So even if you can’t take hormonal birth control like Loestrin, you’re not out of options. Some forms of birth control don’t use hormones.

Non-hormonal birth control options

Sure, progestins tell your ovaries to cool it on producing eggs–but that’s not the only way to prevent pregnancy. The non-hormonal IUD, a small t-shaped device inserted into the uterus, presses pause on baby-making by making the uterus an inhospitable place for a fertilized egg (Ortiz, 1996).

Don’t forget about good ol’ condoms, either. When used properly, they’re very effective at preventing pregnancy and most sexually transmitted infections (STIs) (Holmes, 2004). You can also use spermicide with condoms to prevent pregnancy. 

Although some people stand by the rhythm method, it’s probably not your best bet. The rhythm method involves avoiding sexual intercourse during ovulation. Yes, ovulation is only a short window in your cycle, but that’s not the only factor here.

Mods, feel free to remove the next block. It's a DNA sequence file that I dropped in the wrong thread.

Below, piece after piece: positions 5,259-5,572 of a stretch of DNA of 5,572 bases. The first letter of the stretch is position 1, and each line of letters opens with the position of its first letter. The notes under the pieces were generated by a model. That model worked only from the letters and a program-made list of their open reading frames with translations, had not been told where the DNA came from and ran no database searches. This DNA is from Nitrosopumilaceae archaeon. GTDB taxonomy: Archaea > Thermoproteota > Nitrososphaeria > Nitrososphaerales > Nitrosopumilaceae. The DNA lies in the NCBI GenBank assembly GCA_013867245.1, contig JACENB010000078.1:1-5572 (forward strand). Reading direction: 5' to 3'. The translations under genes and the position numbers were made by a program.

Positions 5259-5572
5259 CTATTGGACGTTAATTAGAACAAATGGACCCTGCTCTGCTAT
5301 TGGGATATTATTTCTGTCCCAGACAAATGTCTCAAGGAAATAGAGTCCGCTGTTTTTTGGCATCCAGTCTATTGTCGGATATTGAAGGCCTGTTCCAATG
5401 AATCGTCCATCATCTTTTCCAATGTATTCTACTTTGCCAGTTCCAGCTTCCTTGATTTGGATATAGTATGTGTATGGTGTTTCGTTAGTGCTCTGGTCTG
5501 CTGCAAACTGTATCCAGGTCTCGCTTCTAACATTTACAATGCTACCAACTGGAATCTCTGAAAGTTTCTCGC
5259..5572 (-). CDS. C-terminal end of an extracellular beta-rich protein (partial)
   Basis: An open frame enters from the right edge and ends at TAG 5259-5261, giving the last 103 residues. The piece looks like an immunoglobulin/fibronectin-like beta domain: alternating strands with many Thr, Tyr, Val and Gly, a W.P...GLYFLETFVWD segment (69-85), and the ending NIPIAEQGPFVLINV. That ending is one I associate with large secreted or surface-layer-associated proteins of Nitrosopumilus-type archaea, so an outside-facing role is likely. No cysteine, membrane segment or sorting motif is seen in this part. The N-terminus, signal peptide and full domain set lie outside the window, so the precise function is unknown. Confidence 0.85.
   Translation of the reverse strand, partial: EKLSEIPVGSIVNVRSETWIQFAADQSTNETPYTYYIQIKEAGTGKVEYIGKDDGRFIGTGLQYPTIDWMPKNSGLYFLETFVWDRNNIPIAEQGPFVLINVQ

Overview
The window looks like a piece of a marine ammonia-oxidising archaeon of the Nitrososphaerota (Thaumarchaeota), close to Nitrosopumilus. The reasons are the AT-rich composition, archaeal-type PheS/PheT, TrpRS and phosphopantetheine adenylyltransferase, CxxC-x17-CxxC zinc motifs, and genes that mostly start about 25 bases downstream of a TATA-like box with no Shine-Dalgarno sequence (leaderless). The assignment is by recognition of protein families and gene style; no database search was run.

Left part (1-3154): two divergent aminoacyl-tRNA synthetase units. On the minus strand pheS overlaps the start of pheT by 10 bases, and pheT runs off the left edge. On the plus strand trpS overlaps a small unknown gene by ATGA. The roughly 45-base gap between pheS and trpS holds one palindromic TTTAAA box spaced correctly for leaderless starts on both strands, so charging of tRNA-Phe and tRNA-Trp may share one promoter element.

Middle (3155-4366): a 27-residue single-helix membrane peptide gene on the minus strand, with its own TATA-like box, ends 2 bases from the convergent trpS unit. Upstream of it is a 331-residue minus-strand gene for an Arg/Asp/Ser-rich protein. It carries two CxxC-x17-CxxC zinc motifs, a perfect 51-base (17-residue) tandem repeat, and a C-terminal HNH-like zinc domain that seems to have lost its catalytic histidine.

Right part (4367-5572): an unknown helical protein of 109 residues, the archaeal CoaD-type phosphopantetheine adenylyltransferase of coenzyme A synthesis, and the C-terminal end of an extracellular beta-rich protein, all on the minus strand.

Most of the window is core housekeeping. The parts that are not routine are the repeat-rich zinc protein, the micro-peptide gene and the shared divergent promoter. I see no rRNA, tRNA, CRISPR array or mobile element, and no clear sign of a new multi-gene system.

Even if you don’t have sex when you’re ovulating, you can still get pregnant because sperm can survive for as long as 12 days (or more) in your reproductive tract (Morrison, 1972). Overall, far more people get pregnant each year using the rhythm method than the copper IUD (Klaus, 1982; Kaneshiro, 2010).

References

  1. The American College of Obstetricians and Gynecologists (ACOG). (2020). Progestin-only hormonal birth control: Pill and injection. Retrieved from https://www.acog.org/womens-health/faqs/progestin-only-hormonal-birth-control-pill-and-injection
  2. Berg, E. G. (2015). The chemistry of the pill. ACS Central Science, 1(1), 5-7. doi: 10.1021/acscentsci.5b00066 Retrieved from https://www.ncbi.nlm.nih.gov/pmc/articles/PMC4827491/
  3. Chang, C. L., Donaghy, M., & Poulter, N. (1999). Migraine and stroke in young women: case-control study. The World Health Organisation Collaborative Study of Cardiovascular Disease and Steroid Hormone Contraception. BMJ (Clinical Research Edition), 318(7175), 13–18. doi: 10.1136/bmj.318.7175.13. Retrieved from https://pubmed.ncbi.nlm.nih.gov/9872876/